Norman Gowar was unimpressed by the Augar Review’s recommendations on student finance. He lays out an alternative proposal that would work for students, universities and taxpayers

 

It is sad that the government’s attempts to marketise universities received scant attention by the Augar Report, but I do welcome the recognition that there has been a failure to achieve effective widening participation.

There are strong arguments in favour of free tuition, but in the face of no cap on numbers and competing priorities perhaps attention should be given to a fairer fees regime. Augar is right that means-tested grants should be restored since they are the most effective way of encouraging students from lower-income backgrounds to go to university. But his proposals are far too modest. This is possibly because he does not want universities to have a diminished income, yet some rough-and-ready calculations show that much more could be done even without additional government funding.

Universities are already devoting £800 per student on efforts to achieve widening participation, according to Augar. University submissions to the Office for Fair Access (Offa), now subsumed into the Office for Students, put the figure at £1,000. That money would not need to be spent if a more effective, means-tested grant system were put in place.

 

A small but manageable drop in university income

Suppose, with Augar, that fees are reduced from the current level of £9,250 to £7,500 – a reduction of £1750. Let’s see what would happen if, in addition, 10 percent of students received a means-tested 50 per cent discount, and a further 10 percent received a 25 per cent discount. This would be a pretty generous scheme.

A simple calculation shows that the total cost of the discounts, for fees and maintenance, would be £1,125 per student per year, spread across all students. This figure is not a million miles away from the £1,000-per-student widening participation spending reported to Offa: spending that would be rendered superfluous and submission of plans (essentially essays written by highly paid administrators) for central approval, with all the associated costs, not required.

Assuming that the Treasury bore the cost of the discount, that would reduce universities’ remaining shortfall to £750 per student – about eight percent of the £9,250 fee. If fee income from home and other EU students is about half the total university income (widely variable but take that as an example) then this would amount to a four percent drop in university income. A reasonably well-managed university could easily cope with this. There is considerable fat in administrative costs – in particular, in the high number and salaries of senior managers.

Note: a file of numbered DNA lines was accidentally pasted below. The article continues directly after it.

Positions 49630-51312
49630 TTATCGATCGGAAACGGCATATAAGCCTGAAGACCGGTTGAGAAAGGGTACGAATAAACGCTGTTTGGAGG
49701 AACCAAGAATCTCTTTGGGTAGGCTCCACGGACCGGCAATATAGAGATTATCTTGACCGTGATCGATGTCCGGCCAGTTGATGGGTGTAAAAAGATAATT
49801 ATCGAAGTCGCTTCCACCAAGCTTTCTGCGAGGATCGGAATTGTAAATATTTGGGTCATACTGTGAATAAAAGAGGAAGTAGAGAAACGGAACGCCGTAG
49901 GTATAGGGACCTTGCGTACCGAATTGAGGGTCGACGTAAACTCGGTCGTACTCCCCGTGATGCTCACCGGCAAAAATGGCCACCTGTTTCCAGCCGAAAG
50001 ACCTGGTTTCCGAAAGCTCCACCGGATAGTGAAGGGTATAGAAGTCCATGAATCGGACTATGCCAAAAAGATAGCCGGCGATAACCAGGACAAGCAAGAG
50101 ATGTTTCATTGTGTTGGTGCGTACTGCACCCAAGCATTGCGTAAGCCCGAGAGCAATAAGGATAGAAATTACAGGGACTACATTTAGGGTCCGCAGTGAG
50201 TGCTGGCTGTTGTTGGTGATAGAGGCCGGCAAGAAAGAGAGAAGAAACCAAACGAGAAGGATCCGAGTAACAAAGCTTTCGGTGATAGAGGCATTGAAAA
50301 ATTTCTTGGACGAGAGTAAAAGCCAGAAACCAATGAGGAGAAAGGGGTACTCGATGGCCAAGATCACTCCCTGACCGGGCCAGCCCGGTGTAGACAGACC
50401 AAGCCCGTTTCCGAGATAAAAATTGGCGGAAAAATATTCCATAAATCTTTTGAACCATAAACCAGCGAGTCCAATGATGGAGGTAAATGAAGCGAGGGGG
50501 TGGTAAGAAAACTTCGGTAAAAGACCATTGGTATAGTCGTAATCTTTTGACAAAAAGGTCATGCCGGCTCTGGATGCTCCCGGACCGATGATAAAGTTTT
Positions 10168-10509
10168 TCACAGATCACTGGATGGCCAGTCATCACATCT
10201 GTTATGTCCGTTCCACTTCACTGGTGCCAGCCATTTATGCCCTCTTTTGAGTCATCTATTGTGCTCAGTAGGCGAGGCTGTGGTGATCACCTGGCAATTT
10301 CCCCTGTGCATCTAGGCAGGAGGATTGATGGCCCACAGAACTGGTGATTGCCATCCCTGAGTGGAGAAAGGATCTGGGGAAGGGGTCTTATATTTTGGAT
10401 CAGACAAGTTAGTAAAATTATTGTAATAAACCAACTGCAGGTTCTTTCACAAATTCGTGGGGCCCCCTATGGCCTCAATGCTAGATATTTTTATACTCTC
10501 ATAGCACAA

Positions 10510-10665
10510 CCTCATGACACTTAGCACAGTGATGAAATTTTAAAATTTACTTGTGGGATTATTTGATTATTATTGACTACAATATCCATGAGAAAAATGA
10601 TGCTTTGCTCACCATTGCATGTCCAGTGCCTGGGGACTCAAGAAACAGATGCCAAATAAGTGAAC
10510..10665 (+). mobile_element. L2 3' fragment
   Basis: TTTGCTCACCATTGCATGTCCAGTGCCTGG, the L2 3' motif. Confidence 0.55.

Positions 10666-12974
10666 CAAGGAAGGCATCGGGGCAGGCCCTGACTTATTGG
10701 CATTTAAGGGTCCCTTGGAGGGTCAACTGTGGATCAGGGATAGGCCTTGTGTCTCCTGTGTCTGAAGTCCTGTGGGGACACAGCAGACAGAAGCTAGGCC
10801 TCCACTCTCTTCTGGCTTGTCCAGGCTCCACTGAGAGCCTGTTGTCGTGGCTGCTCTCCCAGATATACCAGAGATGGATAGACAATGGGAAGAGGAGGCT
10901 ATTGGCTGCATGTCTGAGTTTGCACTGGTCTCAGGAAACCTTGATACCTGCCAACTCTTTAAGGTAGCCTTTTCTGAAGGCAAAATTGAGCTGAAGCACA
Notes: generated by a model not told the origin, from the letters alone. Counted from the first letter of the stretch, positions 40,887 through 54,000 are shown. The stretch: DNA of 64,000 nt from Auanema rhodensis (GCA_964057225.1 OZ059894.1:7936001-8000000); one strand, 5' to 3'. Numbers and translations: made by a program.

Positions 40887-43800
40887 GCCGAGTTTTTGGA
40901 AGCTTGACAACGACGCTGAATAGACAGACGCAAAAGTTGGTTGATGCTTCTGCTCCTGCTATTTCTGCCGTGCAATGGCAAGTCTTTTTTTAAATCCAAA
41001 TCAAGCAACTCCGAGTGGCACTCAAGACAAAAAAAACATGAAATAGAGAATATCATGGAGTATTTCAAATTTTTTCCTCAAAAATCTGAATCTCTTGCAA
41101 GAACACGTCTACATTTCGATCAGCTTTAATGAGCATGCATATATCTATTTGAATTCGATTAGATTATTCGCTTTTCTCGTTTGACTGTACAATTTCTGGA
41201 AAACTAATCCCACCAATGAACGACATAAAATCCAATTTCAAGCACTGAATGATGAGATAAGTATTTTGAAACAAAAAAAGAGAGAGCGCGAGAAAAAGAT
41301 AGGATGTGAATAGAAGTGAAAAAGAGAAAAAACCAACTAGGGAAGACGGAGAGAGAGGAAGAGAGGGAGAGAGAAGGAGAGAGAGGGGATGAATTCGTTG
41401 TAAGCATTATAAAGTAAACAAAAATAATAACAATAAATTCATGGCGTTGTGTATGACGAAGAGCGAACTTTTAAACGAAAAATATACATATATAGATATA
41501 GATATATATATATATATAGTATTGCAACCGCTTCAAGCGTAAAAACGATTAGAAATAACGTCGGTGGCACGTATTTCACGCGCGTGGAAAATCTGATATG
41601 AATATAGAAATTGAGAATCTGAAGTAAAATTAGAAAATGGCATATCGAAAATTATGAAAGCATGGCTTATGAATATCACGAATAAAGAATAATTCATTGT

Lowering fees will generate net revenue

But is it fair that the Treasury should pay for the discounts? I believe that it is. I do not agree with Augar that other students, of middle incomes, should be made to pay by lowering the threshold for repayments or increasing the repayment period. It can be funded from the public purse largely within current expenditures.

Lowering fees automatically generates net revenue under the accounting rules recently dictated by the Office for National Statistics. At the moment, roughly 50 per cent of student debt (Augar uses the figure of 45 per cent) is expected never to be repaid.  Cutting fees by £1,750 means, therefore, that the saving to the Treasury in unpaid debt is at least £875 per student.

In addition, students from lower-incomes receiving the grants are likely – based on empirical studies – to have relatively low incomes as graduates. This means that under the current rules they repay less than average. So eliminating their debt from the equation raises the savings to the Treasury even more.

 

A mortgage-type repayment system

Some modification of the contingent-repayment scheme could help further. Examples include changing the salary threshold for repayment (currently £25,725), the rate of repayment (currently nine percent of income) or the upper cap on loan repayments and reducing the interest rate to the retail price index (RPI).

Moreover, if the least well-off entrants were protected by means-tested grants, some of the insurance in the contingent-repayment loan scheme could be lessened. Indeed, one could move to a mortgage-type repayment system or a graduate tax. Under the former and with interest rates at RPI, it can be calculated that over 30 years a student with a 50 per cent means-tested grant will be repaying only £25 a month on their remaining fees and a student with no grant is still only paying £50 a month (multiplied by two if the full maintenance loan is taken).

These are broad brush calculations and many other models are possible but I do think they demonstrate possible approaches. Such straightforward schemes would be likely to reduce the long-term unpaid debt to minimal amounts, arising only from eventualities such as serious illness or disappearance overseas, and means testing would be cost neutral to the public purse.

The whole contingent-repayment scheme uses a sledgehammer to crack a nut, and it is a pity that Augar did not see fit to question it.

Norman Gowar is the former principal of Royal Holloway, University of London. He is co-author of English Universities in Crisis: Markets without Competition